Fin Fingers?

12th September 2016

Contemporary understanding was that an ancient group of fishes called jawless fishes (which still exist today) evolved into five different groups of fishes these being; placoderms (now extinct), spiny sharks (also extinct), fin-ray fishes (modern fishes), cartilaginous fishes (sharks and rays) and lobe-fin fishes.  One group, the lobe-ray fishes evolved into tetrapods that became the land animals like mammals, amphibians, reptiles and birds.  In this video from the Melbourne Museum,  Wayne Gerdtz explains this.

However new research has revealed that fin rays in fin-ray fishes and fingers and toes in humans are related!  Scientists from the University of Chicago have shown that the cells that make fin rays in fish also form fingers and toes of land creatures, including humans.

The researchers used a gene-editing technique to delete various combinations of limb-building genes (also known as Hox genes) in zebrafish. They then cross-bred the mutant fish and discovered that the deletion of Hox genes hindered the full development of fin rays.

The researchers also used cell-labelling techniques to monitor cell migration during development. This showed that the cells found in the wrists and fingers of humans are also found exclusively in the fin rays of fish.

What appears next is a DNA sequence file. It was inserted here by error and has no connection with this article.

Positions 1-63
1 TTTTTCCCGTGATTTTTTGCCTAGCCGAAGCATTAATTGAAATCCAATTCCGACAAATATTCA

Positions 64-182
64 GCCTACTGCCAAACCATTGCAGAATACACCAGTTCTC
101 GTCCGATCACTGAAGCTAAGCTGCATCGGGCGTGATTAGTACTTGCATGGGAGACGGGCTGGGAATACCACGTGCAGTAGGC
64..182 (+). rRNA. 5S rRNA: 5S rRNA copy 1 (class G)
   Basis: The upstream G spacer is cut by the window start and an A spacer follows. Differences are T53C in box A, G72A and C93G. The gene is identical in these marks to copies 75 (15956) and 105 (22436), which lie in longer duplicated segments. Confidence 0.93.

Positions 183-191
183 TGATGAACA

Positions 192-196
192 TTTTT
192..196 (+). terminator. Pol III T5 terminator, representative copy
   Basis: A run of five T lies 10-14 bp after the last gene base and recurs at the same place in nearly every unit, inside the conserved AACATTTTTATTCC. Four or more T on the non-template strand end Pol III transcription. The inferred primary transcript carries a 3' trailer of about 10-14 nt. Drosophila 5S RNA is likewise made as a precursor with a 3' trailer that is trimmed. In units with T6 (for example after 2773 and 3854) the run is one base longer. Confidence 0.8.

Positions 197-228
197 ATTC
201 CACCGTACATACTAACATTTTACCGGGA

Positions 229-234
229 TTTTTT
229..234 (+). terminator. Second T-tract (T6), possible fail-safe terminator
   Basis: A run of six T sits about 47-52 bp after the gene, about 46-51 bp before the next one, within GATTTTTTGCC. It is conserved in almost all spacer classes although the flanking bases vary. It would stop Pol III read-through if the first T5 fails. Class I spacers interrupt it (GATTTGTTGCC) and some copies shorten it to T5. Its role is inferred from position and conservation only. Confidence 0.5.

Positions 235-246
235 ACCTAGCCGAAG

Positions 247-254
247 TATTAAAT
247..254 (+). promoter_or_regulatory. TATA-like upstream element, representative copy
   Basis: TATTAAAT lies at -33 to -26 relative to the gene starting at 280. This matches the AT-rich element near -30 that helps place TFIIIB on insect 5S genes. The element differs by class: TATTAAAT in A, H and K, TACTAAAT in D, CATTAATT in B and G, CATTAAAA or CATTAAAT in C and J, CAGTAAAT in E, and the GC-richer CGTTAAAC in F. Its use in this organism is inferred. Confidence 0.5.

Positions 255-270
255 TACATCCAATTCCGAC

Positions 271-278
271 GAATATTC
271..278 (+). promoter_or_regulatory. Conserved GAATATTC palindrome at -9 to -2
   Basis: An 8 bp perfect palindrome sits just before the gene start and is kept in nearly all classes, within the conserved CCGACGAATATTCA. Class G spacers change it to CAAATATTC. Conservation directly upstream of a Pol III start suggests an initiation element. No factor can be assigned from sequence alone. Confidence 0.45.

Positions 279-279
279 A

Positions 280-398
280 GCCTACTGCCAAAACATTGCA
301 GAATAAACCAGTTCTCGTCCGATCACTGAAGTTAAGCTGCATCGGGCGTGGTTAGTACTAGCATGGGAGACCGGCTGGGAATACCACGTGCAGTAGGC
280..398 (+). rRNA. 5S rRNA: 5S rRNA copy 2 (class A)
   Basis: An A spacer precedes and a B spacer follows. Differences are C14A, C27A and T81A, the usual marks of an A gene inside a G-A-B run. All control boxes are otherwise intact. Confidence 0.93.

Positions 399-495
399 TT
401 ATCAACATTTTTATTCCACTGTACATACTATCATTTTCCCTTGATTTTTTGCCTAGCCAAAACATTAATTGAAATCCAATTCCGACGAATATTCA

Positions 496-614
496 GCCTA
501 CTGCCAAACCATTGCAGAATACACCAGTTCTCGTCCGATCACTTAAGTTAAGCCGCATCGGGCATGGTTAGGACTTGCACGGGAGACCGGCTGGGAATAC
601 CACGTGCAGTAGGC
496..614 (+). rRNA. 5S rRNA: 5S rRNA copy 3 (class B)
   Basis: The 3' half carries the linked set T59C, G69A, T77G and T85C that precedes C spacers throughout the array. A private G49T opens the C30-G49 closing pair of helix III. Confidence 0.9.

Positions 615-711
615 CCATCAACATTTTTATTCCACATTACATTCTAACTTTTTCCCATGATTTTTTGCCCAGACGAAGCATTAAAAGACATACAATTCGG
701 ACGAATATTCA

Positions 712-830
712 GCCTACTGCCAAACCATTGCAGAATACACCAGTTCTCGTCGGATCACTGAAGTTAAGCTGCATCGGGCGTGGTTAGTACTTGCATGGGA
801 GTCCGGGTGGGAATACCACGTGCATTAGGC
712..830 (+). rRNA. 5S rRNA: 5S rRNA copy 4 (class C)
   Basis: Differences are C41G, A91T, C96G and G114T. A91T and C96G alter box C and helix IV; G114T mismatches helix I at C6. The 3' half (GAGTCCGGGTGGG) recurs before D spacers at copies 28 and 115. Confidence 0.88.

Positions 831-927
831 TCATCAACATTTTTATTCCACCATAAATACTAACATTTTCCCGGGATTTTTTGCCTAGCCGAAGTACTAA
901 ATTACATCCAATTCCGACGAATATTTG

Markers of the wrists and digits in the limb of a mouse (left) are present in fish and demarcate the fin rays (right). The wrist and digits of tetrapods are the cellular and genetic equivalents of the fin rays of fish, according to new research. Credit: SHUBIN LABORATORY

 

 

 

 

 

 

Markers of the wrists and digits in the limb of a mouse (left) are present in fish and demarcate the fin rays (right).   Credit: SHUBIN LABORATORY

This new research raises questions about our understanding of where terrestrial (land) animals evolved from and suggests that one day fin-ray fishes like flathead may evolve into new groups of land animals to escape the south east trawl fleet.